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Patty Griffin Patty Griffin
Album: Patty Griffin
Label: Thirty Tigers
Tracks: 13

The use of a plain, eponymous title is customarily either reserved for a debut album or else displays a singular lack of imagination. In a third, less usual scenario, the choice denotes something of altogether greater significance in an artist’s career – and this proves the case with Patty’s tenth studio album, which acquires additional gravitas by accentuating the intensely and directly personal nature of its contents.

It’s Patty’s first album in four years, and it collects together songs written during and in the aftermath of profound personal crisis (several years during which she battled with, and ultimately defeated, breast cancer). These strikingly intimate observations are couched in a variety of musical styles, from jazzy-confessional (Mama’s Worried) and the deceptively unfolding recollection of What I Remember to gritty, swaggering Dixieland swing (Hourglass); calmer reflection (the piano-led Luminous Places) to the country-inflected River and the broodingly animated bodhrán-driven emigration-song Boys From Tralee. Fabulous though the support playing is (see below), two of the standout tracks are where Patty turns in riveting, completely solo performances: invoking abandonment by her mother on acoustic-guitar-accompanied Had A Good Reason, then at the album’s close coming to an almost cathartic acceptance with piano-backed Just The Same, a very poignant expression of survival and determination to leave the listener in no doubt as to her state of mind and the impressive life-achievement which this collection of songs represents.

The album was recorded predominantly at Patty’s home in Austin and co-produced with her longtime collaborator Craig Ross, who plays bass, lap steel and baritone guitar. There are prominent contributions on all but two of the tracks from David Pulkingham (some outstanding Spanish guitar work), while the remainder of the backing crew comprises percussionist Conrad Chocroun, cellist Lindsey Verrill and pianist Stephen Barber. Having listed these musicians, though, it’s to be noted that their embellishments are used very sparingly and textures are kept welcomely sparse while never seeming under-nourished. Perfect for the intimacy of Patty’s songwriting, in fact. Interestingly too, Robert Plant supplies a backing vocal part on two songs: the chilling Coins (perhaps indicatively, the only song to actually mention cancer) and (wordlessly) the drifting, drone-infused, questioning What Now – in which connection I might also observe that a number of tracks (for instance the eerie brushed-shuffle invocation of heritage Where I Come From; the spacey, bluesy murder-ballad-style Bluebeard; and the mantric trance-gospel of The Wheel) inhabit something of a space-shifting world-roots vibe that’s (maybe unsurprisingly) more than a touch reminiscent of latter-day Plant outfits.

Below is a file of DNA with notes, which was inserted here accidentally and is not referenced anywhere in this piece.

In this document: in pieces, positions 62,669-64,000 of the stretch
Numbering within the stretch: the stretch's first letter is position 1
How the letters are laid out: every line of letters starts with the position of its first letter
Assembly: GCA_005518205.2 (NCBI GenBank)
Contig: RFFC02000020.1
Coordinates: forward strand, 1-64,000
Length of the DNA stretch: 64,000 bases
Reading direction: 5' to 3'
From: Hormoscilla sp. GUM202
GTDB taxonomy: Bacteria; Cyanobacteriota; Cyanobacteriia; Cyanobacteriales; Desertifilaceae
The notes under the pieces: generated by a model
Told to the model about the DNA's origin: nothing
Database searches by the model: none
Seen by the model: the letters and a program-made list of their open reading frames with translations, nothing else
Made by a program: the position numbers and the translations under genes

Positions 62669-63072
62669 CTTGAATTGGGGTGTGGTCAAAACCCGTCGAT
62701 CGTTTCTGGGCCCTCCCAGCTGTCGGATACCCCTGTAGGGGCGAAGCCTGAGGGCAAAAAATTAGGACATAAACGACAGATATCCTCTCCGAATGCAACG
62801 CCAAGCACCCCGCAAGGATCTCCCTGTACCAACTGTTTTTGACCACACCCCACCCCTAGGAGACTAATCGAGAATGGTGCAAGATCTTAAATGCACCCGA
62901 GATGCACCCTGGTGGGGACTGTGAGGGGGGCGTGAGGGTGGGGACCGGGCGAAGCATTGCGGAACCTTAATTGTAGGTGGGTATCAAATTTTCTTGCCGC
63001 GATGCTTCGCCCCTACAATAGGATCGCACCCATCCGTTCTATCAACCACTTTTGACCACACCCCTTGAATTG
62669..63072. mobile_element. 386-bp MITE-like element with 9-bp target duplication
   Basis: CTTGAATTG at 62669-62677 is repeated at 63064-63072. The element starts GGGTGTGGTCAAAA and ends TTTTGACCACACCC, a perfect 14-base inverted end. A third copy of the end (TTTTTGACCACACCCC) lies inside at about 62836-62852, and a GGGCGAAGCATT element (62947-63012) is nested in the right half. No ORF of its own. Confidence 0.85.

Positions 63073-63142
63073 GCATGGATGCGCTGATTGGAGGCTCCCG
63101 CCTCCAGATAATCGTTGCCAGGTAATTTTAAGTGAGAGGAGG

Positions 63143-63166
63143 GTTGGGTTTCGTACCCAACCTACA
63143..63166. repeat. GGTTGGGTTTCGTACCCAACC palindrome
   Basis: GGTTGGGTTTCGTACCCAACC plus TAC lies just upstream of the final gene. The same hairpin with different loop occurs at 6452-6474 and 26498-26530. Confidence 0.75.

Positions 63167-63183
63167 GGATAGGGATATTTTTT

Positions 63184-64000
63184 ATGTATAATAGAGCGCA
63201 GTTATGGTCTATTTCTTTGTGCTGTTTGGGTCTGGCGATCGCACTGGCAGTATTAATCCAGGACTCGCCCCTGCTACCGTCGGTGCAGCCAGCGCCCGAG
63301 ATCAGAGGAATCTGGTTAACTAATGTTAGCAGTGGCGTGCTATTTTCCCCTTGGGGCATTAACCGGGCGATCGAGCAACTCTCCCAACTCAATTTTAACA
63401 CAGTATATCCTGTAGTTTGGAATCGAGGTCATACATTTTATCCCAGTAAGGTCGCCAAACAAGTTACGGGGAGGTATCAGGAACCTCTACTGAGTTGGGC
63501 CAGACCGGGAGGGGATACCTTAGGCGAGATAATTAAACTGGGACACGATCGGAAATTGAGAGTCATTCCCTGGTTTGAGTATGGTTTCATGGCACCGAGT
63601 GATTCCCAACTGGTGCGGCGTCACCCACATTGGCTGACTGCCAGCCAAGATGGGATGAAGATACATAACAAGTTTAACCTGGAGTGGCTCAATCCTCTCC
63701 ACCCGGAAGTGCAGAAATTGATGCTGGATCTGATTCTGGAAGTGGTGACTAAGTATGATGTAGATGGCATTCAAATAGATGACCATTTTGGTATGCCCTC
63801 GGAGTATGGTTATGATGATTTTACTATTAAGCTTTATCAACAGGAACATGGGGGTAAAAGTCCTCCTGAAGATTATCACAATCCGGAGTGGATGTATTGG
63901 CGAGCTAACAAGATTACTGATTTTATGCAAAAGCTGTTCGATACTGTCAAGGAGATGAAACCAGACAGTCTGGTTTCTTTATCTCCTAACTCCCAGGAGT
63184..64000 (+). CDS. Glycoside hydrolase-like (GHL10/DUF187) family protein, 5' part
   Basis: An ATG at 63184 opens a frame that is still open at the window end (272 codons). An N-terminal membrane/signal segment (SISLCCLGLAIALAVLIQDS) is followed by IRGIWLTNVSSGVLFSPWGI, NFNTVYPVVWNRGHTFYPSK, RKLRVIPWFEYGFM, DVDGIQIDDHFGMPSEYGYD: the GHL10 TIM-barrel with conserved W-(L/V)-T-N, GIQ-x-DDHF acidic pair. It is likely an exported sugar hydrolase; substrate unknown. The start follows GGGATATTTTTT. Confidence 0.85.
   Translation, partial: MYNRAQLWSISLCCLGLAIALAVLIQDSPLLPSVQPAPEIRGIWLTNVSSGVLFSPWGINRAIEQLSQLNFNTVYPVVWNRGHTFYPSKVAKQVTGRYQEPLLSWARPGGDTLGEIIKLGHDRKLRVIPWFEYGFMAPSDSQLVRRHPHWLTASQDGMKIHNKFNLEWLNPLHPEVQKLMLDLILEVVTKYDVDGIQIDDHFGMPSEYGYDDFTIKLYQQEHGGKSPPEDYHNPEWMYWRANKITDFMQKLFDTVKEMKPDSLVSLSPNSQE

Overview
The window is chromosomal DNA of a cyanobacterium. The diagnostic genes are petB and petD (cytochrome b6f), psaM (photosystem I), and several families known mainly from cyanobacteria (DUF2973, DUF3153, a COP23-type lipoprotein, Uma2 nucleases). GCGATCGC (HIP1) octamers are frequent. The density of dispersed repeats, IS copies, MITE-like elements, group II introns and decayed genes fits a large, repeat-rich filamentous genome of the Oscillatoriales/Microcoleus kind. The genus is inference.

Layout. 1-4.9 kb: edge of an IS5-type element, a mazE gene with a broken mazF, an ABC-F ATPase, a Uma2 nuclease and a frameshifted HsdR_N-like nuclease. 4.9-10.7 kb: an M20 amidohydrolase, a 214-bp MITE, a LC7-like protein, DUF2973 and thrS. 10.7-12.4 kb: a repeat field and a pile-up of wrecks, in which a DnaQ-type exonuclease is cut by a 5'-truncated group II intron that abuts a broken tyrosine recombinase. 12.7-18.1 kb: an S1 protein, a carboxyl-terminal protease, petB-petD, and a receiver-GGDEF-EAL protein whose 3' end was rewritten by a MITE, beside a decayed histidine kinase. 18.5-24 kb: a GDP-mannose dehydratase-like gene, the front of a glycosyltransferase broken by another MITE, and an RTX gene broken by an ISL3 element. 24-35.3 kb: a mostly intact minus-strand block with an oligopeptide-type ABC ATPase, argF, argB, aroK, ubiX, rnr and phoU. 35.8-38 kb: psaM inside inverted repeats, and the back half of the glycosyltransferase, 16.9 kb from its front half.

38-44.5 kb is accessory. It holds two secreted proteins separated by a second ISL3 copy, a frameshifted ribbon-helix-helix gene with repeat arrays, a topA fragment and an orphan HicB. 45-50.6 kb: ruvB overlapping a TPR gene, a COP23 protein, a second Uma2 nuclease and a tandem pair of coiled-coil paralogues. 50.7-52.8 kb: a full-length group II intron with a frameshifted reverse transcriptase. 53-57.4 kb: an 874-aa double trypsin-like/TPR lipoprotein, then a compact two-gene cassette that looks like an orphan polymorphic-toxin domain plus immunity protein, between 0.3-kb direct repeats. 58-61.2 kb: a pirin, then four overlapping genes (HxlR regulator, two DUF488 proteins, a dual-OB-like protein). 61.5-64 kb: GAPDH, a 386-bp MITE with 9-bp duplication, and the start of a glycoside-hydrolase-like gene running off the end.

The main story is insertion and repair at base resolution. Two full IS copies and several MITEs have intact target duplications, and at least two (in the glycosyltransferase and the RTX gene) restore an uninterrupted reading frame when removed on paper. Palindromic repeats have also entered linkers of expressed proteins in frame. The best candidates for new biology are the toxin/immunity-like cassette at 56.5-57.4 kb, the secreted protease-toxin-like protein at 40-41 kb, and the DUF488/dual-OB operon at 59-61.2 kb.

This album is very special indeed: a brave, emotionally and musically strong artistic statement. With more playthroughs, I’m increasingly convinced that this will come to be regarded as Patty’s finest hour on record – and there have been some hard-act-to-follow contenders among its predecessors! The album’s release comes just prior to an all-too-brief European tour that starts off in early May with four dates in Ireland then five in the UK.

David Kidman